Then, there was the tug-of-war between us at every step of the process. One person wanted to draft specific, detailed assignments for each of us to follow verbatim. Since a few of us worked better in a more fluid, open style, that became a point of contention. Another member of the team insisted we meet in person multiple times a week, while there was one individual who thrived working on her own time.
Of course, we eventually got the job done. Once we had time to settle down and look back on the project, we admitted we could have all been more flexible.
It’s easy to get tunnel vision in situations like these. So easy, in fact, that I’ve witnessed the calmest, most professional leaders become almost hysterical when they’re in the middle of a collaborative project. Why is this?
I think it’s mainly due to pride. When we have a task before us, we all visualize how the end result will look, which is very necessary. But we unintentionally force our personal vision onto everyone else, even when we’re unaware that we’re doing it.
Think of a time when you resisted a suggestion from someone in a collaborative situation. I’m willing to bet that your resistance to their suggestion wasn’t necessarily because it was a bad idea. I’ll go so far as to say you objected because deep down, you were convinced that your vision was inherently better than theirs.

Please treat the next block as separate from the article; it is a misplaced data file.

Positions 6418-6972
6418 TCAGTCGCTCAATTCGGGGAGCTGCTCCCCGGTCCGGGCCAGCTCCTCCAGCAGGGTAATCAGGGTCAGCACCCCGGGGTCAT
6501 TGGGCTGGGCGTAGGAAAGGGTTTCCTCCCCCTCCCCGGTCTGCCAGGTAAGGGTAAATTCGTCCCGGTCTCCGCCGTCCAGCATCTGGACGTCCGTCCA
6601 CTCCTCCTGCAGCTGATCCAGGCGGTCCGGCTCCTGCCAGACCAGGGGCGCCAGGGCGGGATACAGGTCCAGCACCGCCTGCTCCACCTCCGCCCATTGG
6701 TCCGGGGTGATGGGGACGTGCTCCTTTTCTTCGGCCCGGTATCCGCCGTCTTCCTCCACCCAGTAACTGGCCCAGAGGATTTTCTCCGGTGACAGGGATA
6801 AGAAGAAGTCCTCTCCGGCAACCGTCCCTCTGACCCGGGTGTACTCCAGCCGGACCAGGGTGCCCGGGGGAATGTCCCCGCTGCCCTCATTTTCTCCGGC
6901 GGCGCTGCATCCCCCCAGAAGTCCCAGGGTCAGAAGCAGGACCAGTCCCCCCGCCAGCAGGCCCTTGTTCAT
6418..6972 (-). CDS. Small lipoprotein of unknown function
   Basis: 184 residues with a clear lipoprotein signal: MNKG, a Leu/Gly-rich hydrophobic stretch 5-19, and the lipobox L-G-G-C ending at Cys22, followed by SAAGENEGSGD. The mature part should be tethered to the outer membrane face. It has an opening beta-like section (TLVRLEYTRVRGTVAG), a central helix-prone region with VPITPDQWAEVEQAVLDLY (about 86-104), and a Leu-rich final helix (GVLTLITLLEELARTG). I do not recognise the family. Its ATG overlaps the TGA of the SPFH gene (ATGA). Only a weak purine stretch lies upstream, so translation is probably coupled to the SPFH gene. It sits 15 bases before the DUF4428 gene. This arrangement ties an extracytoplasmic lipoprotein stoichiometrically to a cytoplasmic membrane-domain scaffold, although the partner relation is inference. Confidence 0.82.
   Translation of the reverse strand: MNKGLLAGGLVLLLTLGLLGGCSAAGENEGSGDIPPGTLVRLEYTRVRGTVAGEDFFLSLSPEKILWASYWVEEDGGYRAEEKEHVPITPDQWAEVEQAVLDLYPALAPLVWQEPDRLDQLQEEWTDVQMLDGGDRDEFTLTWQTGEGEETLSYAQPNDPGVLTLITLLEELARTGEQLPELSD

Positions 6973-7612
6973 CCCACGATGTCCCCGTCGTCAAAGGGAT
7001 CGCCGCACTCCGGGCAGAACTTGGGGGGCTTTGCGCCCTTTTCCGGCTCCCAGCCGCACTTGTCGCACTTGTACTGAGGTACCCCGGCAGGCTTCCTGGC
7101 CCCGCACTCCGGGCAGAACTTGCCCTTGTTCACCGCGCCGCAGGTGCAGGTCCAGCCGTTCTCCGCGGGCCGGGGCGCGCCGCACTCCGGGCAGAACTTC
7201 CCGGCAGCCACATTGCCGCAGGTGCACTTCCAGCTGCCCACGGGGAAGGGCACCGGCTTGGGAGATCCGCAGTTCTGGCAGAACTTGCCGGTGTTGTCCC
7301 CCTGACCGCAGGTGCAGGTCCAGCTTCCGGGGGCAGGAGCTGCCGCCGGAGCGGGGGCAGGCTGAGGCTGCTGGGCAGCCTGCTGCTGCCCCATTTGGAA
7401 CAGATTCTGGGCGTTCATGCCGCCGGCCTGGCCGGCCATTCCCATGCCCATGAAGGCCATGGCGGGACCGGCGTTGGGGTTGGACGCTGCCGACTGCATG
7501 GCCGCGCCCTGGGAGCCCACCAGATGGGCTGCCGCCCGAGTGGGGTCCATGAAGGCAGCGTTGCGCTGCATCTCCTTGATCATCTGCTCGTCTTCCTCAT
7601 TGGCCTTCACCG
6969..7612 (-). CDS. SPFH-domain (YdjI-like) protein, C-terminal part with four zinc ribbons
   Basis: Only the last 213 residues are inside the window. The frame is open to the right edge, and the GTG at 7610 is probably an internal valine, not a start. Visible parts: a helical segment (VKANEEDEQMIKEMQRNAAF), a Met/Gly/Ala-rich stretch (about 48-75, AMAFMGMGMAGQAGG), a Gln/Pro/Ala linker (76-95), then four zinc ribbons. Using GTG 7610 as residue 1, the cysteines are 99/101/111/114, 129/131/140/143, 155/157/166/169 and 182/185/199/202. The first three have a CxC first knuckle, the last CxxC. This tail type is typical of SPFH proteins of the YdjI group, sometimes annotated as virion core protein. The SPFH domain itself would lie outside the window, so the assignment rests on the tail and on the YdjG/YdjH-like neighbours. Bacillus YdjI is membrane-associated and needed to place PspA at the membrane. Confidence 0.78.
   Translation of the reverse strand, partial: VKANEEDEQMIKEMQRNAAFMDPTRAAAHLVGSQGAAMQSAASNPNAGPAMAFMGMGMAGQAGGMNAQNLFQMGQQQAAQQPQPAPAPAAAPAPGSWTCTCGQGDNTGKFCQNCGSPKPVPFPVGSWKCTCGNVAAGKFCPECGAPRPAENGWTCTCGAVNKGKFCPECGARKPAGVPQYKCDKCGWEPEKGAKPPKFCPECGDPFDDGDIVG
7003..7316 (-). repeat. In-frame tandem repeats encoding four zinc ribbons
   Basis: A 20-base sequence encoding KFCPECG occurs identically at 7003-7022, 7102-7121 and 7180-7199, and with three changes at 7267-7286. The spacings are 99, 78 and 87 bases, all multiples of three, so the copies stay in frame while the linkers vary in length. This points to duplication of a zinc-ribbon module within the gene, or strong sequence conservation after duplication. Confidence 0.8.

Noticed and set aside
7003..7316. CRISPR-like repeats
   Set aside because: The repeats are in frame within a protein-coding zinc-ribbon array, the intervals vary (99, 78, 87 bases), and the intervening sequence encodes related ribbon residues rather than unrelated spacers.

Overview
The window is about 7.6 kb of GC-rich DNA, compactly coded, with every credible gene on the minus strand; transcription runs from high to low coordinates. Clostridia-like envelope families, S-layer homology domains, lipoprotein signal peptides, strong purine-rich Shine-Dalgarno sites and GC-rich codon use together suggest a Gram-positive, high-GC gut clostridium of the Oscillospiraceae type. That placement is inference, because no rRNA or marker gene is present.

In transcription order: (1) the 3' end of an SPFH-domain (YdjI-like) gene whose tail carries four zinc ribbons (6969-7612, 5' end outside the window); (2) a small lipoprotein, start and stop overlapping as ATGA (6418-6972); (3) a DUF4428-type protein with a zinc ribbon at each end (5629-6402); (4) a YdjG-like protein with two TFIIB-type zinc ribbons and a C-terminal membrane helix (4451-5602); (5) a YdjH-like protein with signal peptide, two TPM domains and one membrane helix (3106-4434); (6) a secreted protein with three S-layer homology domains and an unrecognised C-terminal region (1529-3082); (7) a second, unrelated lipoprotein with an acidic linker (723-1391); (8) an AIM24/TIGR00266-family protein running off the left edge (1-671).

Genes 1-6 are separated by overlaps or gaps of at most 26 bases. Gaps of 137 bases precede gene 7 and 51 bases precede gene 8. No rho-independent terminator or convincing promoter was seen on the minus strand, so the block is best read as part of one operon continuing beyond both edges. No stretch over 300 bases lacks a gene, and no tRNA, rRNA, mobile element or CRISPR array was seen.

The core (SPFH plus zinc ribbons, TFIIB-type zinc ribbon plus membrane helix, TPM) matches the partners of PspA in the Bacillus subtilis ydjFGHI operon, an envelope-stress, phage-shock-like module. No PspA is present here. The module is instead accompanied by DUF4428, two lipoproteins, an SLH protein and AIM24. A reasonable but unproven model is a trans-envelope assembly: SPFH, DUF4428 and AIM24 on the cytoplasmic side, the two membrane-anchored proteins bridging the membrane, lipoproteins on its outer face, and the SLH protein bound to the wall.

This is where the tunnel vision happens. Assuming that you have the better vision, you are unwilling/unable to truly give their idea a fair chance. Often, you’ll realize after the fact that they actually had a great idea, and you may scratch your head and wonder, “Why didn’t I see that at the time?”
The remedy? Remind yourself every step of the way that your vision isn’t inherently perfect. Remind yourself that you are one person, working in a team. Listen to your collaborators. Accept that the product won’t ever be exactly as you envision it. Allow yourself to change your mind and see alternatives.
The good news: having this skill enhances your end product. Flexibility leads to innovation and dynamic results well past what you expected. This is because the ability to be flexible unleashes the awesome power of collaborative work between many talented minds.
There are times when an unpleasant confrontation with someone in your business is unavoidable. As much as we’d like to sweep the issue under the rug, hoping the problem fixes itself, as a leader it’s gotta be you who deals with the issue.
Years ago, I made the mistake of ignoring a problem. A team member, who usually did top notch work and who I greatly valued, began to underperform on a consistent basis. I didn’t want to say anything: she was a great person, she’d done great work in the past, and we all gathered that she was having some personal issues. So, at first I chalked it up to a temporary lull in her performance and decided to ignore the red flags.
But then she began to miss meetings, show up late for work, and generally appear to be unfocused and uncommitted. As a result, my supervisors began to confront me, wondering if I needed help getting my team’s performance back on track. It was only then, weeks after this whole thing started, and after our performance suffered enough that my supervisors took notice, that I finally decided to have a sit down with the problem person.